4 ways to spring clean your food routine
At last, we’re coming out of hibernation and, as the weather warms up, there’s even a glimpse of summer in sight. As we ease out of winter into spring, we can take stock of where we are and refresh our routines.
Spring is traditionally a time of newness and refreshment, a time for cleaning house, making repairs, clearing out clutter and getting ready for a new season. With that spirit in mind, we asked one nutrition expert for her thoughts on how to spring clean your food routine.
“Spring is a time for rebirth,” says Dr. Uma Naidoo, MD, a nutritional psychiatrist and author of This Is Your Brain on Food. “A time for deep cleaning, for resetting, and, in my case as a nutritional psychiatrist, for including mental health boosting habits!”
Here are some of her top tips:
Clean out your kitchen
“Clean up your fridge and pantry by removing highly processed junk foods with added sugars,” says Naidoo. “It’s hard to say no to Doritos and Snickers if you have them at arm’s reach.”
Research has shown that such processed foods are highly addictive, Naidoo explains, adding that they are also detrimental to mood and overall mental health.
“Instead, fill up your fridge with fresh fruits and vegetables, and your pantry with nuts, seeds, lentils and legumes,” she says. These foods will give your body the nutrients and fibre it needs.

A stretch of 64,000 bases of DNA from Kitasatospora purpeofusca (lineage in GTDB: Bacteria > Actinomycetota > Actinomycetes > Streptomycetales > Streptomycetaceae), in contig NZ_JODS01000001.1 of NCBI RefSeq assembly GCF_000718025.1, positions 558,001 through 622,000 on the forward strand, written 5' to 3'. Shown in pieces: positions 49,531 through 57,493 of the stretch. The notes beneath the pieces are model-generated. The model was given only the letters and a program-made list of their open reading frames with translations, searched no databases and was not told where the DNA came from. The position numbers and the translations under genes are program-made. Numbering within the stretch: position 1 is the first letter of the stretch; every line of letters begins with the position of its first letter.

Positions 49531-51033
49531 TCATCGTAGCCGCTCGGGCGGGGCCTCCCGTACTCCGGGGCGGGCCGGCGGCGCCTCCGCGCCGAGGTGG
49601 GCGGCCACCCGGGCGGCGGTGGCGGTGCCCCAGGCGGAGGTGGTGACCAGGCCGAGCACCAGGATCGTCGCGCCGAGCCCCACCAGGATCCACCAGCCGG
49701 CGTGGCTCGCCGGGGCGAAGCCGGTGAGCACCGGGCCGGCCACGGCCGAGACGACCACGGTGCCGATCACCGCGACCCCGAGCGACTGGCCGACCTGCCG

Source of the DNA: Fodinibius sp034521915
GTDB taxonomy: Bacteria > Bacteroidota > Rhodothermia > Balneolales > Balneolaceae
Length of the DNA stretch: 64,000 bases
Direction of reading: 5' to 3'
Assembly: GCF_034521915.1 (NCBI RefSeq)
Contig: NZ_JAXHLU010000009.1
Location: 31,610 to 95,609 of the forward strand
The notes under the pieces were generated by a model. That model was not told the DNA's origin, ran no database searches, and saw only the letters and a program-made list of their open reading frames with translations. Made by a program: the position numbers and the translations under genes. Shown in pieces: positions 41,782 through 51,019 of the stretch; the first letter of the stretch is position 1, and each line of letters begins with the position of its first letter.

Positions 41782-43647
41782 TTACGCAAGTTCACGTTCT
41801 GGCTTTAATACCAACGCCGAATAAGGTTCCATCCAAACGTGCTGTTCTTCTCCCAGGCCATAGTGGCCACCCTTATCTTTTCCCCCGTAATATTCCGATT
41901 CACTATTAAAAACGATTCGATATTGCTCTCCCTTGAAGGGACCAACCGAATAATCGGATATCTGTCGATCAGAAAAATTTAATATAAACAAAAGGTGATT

“Change out that cookie jar, and buy some antioxidant-rich, fibre-filled berries and eat with a probiotic-rich sheep’s milk plain yogurt! Toss the pretzels and make some kale crisps instead, rich in folate and iron, which are key nutrients for mental fitness.”
Naidoo suggests incorporating anti-inflammatory spices and herbs into your meals.
“Turmeric is highly anti-inflammatory and may improve anxiety, saffron has antidepressant benefits, rosemary improves memory and cognition, ginger helps with digestion, and green tea has shown to help the body prevent oxidative stress and promote natural detoxification.”
Pro tip: Naidoo says “always add a pinch of black pepper to turmeric. which enhances the absorption of curcumin, the active ingredient in turmeric, twentyfold.”
Eat more leafy greens
“Focus on leafy greens to improve your body’s natural detoxification mechanisms,” Naidoo says. “Folate-rich foods such as kale, spinach, romaine, swiss chard, broccoli and other green vegetables are key to improving mental wellness, decreasing symptoms of depression and allowing your body to naturally detoxify. Try adding greens in all your meals: avocado toast with arugula or a spinach omelet for breakfast, a rainbow salad for lunch and some sautéed Swiss chard with wild salmon and sweet potato for dinner.”
“Make sure you keep hydrated! Buy that sustainable water bottle you’ve thought about and sip on lemon- or cucumber-flavoured water all day,” says Naidoo. “Dehydration is linked with higher symptoms of anxiety and is often mistaken as hunger.”
Pro tip: When you feel hunger pangs, Naidoo suggests drinking some water first to see if they go away – you may, in fact, just be thirsty.